Case in point: Suamhirs Rivera. According to the Casey Foundation report, when Rivera got to college and tried to rent an apartment, several landlords told him he had the worst credit they’d ever seen. He checked his credit report and found it showed he owed more than $75,000 in accounts set up fraudulently. It has taken him four years to clear $35,000 of it off his reports. But his record still shows $40,000 of back debt and two banks are suing him for fraud, the report says.

“It has been difficult to resolve my credit problems, especially because I have no support from anyone — no family in the United States and no one to back me up,” Rivera says in the report. “Young people should know about bad credit before they leave care.”

I was really upset … Now that I’m older, I realize it was the only way [my mother] could keep the phone on.

— Ashley McCullough
Victim of child identity theft

Instructions from credit bureaus for victims of child identity theft are sometimes easier said than done. “All we need is proof of your age and proof that it’s fraud,” says Maxine Sweet, vice president of public education at Experian, one of the three big credit reporting agencies. “Lots of things can be handled online.”

But the victim must also file a police report — which is sometimes a sticking point. Miller says foster youth often feel conflicted about filing a police report against someone they know, especially if they are trying to maintain or rebuild a relationship.

Other complications arise when two different identities are mingled online — for instance, if a thief opens an account using his own name but the child’s Social Security number. The victim may not be able to answer all of the necessary questions and authenticate information online. Unraveling the damage can take months or more.

Assistance: freezes, fixes and education

State governments are now instituting a number of measures to prevent such mishaps from occurring in the first place, and to help fix them when they do. They’re using a mixture of approaches, sometimes in combination, involving prevention, resolution and youth education.

Maryland provides a good example. In 2012, the state instituted the country’s first law to allow parents and guardians to freeze the credit reports of minors in their care. This would keep fraudsters from opening an account in the child’s name. If the youth does not have a credit record (and they shouldn’t, since a child under 18 is not legally allowed to enter into a contract that would require credit), the parent or guardian can request that the credit reporting agency create a record that prohibits the agency from releasing information about the child to potential creditors.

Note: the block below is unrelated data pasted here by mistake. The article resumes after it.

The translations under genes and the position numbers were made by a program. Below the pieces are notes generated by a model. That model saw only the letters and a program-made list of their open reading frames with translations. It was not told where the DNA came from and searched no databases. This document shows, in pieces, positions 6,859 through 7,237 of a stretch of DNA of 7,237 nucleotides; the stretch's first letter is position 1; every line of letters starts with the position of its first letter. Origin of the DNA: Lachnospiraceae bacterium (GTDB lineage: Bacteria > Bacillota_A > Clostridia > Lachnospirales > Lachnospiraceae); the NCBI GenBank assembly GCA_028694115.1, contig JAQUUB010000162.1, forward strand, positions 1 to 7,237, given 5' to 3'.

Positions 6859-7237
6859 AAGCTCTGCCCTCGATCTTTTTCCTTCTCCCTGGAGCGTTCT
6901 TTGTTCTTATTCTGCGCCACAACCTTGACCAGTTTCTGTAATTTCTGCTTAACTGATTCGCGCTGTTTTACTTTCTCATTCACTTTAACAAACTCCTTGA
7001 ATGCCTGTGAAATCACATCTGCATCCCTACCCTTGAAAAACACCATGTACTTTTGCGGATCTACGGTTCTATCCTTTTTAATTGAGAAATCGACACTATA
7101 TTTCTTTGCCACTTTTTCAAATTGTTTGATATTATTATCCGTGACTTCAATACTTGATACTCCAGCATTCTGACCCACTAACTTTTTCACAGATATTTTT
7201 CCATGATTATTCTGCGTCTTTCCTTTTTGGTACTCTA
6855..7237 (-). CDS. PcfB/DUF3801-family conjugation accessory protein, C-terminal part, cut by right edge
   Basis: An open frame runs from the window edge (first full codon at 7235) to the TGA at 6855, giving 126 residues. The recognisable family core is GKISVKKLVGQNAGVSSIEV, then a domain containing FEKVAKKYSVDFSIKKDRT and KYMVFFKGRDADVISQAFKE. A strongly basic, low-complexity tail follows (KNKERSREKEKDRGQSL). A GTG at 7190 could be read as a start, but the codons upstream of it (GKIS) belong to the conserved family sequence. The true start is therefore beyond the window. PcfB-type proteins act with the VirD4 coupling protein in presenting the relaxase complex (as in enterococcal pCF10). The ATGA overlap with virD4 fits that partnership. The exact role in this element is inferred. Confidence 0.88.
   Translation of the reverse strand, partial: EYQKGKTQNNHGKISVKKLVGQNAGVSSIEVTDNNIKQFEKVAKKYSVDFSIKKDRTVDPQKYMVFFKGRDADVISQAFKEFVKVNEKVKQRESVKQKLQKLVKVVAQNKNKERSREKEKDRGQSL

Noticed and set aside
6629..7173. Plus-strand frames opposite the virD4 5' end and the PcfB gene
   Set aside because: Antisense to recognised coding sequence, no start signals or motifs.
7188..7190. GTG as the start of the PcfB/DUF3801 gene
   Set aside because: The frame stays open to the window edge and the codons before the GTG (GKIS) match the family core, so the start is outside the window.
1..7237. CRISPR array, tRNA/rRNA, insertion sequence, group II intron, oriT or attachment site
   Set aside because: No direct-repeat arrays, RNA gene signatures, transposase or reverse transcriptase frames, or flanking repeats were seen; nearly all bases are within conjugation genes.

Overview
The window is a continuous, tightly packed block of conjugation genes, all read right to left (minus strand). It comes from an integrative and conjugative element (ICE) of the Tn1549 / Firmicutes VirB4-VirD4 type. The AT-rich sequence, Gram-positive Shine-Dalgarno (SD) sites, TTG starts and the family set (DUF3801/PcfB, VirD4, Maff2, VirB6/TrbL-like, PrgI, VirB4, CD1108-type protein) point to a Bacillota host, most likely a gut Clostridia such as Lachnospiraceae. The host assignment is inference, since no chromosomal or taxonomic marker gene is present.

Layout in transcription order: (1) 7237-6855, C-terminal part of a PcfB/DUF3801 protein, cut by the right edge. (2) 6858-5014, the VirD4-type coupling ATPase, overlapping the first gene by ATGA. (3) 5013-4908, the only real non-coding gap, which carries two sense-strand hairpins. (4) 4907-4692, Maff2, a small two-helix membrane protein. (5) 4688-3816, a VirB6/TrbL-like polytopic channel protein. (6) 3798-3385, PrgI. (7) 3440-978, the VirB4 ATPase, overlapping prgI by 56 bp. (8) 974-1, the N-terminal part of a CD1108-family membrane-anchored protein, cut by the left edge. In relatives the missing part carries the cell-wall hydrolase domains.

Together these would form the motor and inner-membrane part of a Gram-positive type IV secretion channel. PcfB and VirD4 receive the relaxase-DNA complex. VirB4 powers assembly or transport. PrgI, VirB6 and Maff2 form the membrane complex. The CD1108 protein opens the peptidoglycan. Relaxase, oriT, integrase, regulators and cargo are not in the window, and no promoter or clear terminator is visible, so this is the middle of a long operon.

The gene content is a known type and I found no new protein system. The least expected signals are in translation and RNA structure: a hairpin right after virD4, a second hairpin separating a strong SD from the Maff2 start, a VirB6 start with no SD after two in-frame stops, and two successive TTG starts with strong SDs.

An even more comprehensive Maryland law takes effect in October that freezes the credit of children after they enter foster care. At age 18, the foster child will be provided information on how to unfreeze the account.

Prevention is just the first step. The law also requires foster care agencies to act to resolve any issues in the child’s credit report. The credit reporting bureaus have been working with Maryland and other states to make pulling records and resolving problems easier.

For instance, traditionally if a parent or guardian wanted to access a minor’s credit record, they would have to write a letter to each credit bureau and send it by post. New electronic systems will allow child welfare agencies to access the records of foster children in large batches.

The eventual goal is to be able to sort issues by creditors and remediate any problems in batches, too, says Robin McKinney, director of the Maryland CASH Campaign, a nonprofit network of organizations promoting financial stability for working families. If, say, 50 kids have had utility accounts opened in their names, the Department of Social Services could work with the utility company to clear up all 50 accounts at once, she says.

The final piece is getting foster children ready to handle money and credit on their own as adults. A Maryland Department of Human Resources initiative, Ready By 21, works to connect youth with the financial resources, education and coaching they need to be ready to make good financial decisions when they age out of foster care (in Maryland, that happens at age 21), according to McKinney. “We want the ability to build credit to be in the hands of these youth,” she says.

See related:How to help a foster child keep their ID safe, Child identity theft rising quickly, report says